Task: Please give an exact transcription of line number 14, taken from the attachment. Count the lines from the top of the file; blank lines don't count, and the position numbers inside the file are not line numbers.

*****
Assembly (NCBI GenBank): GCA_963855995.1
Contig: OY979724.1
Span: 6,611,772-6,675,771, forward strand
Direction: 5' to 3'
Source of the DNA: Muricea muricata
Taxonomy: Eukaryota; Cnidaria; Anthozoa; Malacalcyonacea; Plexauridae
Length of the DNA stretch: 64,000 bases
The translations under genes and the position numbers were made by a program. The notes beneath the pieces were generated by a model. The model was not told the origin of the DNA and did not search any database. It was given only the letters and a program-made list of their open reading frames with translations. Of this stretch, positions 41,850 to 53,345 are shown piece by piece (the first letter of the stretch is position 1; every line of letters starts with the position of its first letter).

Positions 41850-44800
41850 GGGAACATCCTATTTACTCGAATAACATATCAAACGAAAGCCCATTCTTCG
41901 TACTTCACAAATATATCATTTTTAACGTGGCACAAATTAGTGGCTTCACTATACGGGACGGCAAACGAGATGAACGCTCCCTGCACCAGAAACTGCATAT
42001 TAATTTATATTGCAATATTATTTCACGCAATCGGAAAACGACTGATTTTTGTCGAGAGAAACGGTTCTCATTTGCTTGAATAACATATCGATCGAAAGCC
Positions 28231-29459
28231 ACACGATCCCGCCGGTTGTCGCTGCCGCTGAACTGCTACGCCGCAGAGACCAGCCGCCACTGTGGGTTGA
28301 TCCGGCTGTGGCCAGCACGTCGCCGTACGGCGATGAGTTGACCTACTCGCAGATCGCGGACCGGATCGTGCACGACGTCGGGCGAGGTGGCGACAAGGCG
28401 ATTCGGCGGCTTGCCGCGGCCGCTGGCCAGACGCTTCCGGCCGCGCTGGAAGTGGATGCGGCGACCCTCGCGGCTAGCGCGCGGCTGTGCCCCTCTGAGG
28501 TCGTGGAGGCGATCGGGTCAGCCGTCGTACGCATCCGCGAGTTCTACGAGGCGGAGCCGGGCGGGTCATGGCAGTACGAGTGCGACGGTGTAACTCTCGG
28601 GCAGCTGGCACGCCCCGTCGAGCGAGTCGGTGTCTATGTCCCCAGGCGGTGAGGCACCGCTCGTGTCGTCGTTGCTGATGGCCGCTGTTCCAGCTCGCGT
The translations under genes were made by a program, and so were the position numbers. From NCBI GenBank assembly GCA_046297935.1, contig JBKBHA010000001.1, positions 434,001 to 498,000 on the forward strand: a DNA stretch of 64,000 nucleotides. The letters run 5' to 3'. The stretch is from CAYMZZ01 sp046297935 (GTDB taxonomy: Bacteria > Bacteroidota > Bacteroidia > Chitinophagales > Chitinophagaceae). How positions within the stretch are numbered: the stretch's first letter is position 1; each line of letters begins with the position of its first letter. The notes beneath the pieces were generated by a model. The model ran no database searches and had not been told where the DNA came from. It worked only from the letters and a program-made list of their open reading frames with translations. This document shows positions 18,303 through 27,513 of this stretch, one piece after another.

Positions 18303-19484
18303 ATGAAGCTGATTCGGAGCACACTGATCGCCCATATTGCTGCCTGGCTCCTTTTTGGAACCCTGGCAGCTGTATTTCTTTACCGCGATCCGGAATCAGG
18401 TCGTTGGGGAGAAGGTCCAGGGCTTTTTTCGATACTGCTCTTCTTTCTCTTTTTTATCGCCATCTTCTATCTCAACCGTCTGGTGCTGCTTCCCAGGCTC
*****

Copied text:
28231 ACACGATCCCGCCGGTTGTCGCTGCCGCTGAACTGCTACGCCGCAGAGACCAGCCGCCACTGTGGGTTGA